No hike was expected, and none was delivered, but the Fed also didn't point a finger at the June meeting in terms of timing the next hike.
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While there was still one hawkish dissent, there were no code words that indicated a move was coming soon, with no reference to a balance of risks, nor, as we saw last October, a direct reference to next meeting. On the hawkish side, as expected, the Fed dropped most of the references to weak global financial and economic conditions, leaving them as a factor along with others as something the Fed will take into account, but not describing them as concerning either. That said, the Fed cited the moderation in consumption and softness in exports and investment spending, which in our view positions them to wait until September for enough signs that at least consumption is turning firmer.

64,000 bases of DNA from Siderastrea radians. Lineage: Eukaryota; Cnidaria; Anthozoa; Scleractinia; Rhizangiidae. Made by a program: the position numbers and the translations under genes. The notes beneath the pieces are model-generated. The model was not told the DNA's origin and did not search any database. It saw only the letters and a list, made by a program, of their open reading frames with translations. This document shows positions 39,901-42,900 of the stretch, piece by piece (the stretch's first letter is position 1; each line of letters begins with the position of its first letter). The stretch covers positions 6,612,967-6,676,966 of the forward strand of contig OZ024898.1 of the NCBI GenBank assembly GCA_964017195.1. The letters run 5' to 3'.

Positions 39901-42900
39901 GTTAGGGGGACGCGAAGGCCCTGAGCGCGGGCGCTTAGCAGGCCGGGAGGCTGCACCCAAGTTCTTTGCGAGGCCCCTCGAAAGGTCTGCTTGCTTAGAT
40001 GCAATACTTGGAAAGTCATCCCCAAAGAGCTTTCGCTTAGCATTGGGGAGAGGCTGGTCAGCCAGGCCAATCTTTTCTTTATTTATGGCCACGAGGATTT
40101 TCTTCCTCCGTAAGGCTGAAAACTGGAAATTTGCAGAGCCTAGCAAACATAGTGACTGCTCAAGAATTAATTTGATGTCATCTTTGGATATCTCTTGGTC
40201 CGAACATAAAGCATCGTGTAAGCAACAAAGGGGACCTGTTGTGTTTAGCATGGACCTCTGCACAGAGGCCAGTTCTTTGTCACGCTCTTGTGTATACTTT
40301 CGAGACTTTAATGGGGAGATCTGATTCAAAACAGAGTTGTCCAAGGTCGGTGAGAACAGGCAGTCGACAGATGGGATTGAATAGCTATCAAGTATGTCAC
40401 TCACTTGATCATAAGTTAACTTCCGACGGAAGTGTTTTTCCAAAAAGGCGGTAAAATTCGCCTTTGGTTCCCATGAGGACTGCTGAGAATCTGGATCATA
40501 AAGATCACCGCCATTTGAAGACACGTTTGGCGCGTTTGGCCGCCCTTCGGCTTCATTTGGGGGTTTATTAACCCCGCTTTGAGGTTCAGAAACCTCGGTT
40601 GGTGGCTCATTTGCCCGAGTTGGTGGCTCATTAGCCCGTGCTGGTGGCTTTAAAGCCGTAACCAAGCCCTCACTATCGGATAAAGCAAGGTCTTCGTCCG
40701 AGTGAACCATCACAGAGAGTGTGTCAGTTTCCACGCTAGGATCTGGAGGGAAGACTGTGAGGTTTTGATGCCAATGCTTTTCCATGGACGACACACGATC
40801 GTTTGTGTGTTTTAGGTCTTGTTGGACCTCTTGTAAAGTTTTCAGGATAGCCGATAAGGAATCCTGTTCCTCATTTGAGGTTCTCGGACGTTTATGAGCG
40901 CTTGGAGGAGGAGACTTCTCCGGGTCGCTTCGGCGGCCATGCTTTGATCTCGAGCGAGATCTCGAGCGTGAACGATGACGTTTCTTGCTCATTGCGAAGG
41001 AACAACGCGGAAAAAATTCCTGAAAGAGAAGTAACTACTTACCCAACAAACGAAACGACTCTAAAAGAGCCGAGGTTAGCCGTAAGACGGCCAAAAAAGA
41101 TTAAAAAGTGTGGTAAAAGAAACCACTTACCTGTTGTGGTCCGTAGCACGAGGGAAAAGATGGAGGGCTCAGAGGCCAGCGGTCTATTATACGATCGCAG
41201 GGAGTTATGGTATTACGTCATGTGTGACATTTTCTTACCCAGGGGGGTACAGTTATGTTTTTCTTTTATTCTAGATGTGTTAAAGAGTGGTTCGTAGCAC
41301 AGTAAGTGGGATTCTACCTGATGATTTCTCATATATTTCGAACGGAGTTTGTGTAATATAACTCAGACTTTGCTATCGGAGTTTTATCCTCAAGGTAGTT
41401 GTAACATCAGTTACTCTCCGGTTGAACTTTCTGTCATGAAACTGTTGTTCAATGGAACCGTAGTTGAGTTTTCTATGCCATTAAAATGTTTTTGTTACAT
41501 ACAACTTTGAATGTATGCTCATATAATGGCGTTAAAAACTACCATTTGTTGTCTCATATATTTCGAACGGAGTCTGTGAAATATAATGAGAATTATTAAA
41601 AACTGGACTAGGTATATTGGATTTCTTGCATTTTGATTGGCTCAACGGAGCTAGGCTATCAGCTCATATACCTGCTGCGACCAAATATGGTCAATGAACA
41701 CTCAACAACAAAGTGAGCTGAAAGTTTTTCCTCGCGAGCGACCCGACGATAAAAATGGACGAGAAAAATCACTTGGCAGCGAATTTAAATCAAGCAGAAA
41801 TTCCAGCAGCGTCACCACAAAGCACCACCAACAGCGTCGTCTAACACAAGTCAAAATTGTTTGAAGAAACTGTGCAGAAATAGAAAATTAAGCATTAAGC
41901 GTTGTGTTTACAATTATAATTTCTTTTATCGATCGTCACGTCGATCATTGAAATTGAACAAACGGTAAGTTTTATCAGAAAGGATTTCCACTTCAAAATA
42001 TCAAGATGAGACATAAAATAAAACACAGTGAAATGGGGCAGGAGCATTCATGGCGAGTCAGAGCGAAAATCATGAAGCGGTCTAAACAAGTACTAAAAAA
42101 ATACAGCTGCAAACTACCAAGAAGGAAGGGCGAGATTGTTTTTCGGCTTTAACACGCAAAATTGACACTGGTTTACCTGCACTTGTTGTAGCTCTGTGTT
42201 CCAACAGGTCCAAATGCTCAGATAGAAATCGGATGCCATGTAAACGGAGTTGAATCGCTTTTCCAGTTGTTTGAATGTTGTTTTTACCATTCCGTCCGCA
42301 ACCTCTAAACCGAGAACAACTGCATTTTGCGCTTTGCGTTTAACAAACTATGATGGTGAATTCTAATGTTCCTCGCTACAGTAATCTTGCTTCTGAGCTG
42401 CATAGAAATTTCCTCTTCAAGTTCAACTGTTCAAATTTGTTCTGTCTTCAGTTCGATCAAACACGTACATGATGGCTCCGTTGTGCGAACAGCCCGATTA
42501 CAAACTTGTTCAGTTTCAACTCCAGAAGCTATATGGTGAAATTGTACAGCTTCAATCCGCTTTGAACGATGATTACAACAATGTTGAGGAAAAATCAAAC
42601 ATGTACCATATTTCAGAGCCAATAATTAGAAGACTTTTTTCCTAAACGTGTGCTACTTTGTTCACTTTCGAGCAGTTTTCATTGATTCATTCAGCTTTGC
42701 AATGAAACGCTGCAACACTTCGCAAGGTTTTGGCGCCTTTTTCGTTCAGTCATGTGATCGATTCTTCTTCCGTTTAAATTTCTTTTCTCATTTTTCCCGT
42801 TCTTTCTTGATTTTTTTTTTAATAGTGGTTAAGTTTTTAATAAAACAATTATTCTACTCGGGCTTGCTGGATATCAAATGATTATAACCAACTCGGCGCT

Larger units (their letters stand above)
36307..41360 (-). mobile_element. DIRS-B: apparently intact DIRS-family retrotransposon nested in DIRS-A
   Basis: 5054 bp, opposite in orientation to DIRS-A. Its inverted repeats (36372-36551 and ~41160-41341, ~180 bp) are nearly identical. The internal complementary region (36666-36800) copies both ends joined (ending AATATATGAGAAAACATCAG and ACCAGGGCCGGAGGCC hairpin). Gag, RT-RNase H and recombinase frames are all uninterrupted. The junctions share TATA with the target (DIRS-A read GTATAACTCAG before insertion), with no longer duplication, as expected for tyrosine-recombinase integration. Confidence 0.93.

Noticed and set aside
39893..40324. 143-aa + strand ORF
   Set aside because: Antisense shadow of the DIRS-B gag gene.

Overall, not really much for markets to chew on in this, with forecasters likely to stick to their guns on whatever they were calling for prior to the statement.